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10. Configuring the Bootloader

Content:

10.a. Making your Choice

Introduction

Now that your kernel is configured and compiled and the necessary system configuration files are filled in correctly, it is time to install a program that will fire up your kernel when you start the system. Such a program is called a bootloader.

Optional: Framebuffer

If you have configured your kernel with framebuffer support (or you used genkernel's default kernel configuration), you can activate it by adding a vga and/or a video statement to your bootloader configuration file.

First of all you need to know what type of framebuffer device you're using. If you use a Gentoo patched kernel tree (such as gentoo-sources) you will have had the possibility of selecting vesafb-tng as the VESA driver type (which is default for these kernel sources). If this is the case, you are using vesafb-tng and do not need to set a vga statement. Otherwise you are using the vesafb driver and need to set the vga statement.

The vga statement controls the resolution and color depth of your framebuffer screen for vesafb. As stated in /usr/src/linux/Documentation/fb/vesafb.txt (which gets installed when you install a kernel source package), you need to pass the VESA number corresponding to the requested resolution and color depth to it.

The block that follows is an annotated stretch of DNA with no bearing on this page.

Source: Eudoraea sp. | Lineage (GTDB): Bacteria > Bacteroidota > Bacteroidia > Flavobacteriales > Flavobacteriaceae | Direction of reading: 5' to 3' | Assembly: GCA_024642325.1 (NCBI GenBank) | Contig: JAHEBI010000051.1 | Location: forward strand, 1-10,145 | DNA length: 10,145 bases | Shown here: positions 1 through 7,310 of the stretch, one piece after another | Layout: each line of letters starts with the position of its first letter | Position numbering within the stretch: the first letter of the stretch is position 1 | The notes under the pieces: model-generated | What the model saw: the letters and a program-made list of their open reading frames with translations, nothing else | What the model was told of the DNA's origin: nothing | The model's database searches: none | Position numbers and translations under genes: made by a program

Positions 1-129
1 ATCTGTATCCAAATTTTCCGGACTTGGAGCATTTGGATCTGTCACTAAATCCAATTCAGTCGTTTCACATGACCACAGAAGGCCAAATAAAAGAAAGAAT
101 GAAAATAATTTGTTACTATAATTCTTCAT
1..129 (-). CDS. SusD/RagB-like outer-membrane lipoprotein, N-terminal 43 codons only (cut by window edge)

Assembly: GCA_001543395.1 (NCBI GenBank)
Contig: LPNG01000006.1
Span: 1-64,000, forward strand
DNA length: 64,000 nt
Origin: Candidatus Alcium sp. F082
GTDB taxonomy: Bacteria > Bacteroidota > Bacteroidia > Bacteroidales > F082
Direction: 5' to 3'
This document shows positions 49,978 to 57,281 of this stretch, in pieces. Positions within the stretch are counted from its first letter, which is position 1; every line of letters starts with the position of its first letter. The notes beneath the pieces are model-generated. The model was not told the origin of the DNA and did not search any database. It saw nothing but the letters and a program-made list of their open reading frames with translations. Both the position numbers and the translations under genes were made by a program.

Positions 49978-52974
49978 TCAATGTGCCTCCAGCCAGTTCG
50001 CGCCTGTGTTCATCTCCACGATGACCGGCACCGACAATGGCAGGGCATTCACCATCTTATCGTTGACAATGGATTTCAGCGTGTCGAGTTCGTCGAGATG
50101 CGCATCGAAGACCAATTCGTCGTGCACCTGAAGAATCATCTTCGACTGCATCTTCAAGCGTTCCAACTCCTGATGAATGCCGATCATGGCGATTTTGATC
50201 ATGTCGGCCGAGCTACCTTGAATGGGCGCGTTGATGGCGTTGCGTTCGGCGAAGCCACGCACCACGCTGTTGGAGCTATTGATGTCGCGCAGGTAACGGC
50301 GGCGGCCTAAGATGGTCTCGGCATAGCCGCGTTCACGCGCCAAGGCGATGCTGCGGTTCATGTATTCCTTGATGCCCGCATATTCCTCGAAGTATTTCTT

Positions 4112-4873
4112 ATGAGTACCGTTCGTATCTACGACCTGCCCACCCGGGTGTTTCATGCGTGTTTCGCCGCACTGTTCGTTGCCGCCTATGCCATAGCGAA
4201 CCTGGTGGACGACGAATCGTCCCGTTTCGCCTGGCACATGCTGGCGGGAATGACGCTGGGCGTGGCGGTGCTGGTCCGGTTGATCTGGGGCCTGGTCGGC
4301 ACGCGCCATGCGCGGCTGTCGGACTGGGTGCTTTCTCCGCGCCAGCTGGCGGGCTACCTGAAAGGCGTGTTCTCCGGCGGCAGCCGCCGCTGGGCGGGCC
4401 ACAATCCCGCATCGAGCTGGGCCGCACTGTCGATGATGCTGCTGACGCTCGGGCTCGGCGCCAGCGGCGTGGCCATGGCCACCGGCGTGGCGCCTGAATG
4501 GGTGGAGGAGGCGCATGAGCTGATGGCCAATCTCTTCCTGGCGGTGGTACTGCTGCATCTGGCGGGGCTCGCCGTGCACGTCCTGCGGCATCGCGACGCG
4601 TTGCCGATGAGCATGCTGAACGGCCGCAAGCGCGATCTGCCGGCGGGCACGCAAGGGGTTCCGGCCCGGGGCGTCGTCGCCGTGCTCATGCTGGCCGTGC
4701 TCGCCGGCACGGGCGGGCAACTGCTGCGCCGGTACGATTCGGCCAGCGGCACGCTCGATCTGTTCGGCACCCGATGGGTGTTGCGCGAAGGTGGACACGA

The following table lists the available resolutions and colordepths and matches those against the value that you need to pass on to the vga statement.

640x480 800x600 1024x768 1280x1024
256 0x301 0x303 0x305 0x307
32k 0x310 0x313 0x316 0x319
64k 0x311 0x314 0x317 0x31A
16M 0x312 0x315 0x318 0x31B

The video statement controls framebuffer display options. It needs to be given the framebuffer driver (vesafb for 2.6 kernels, or vesa for 2.4 kernels) followed by the control statements you wish to enable. All variables are listed in /usr/src/linux/Documentation/fb/vesafb.txt, but we'll inform you about three most-used options:

Control Description
ywrap Assume that the graphical card can wrap around its memory (i.e. continue at the beginning when it has approached the end)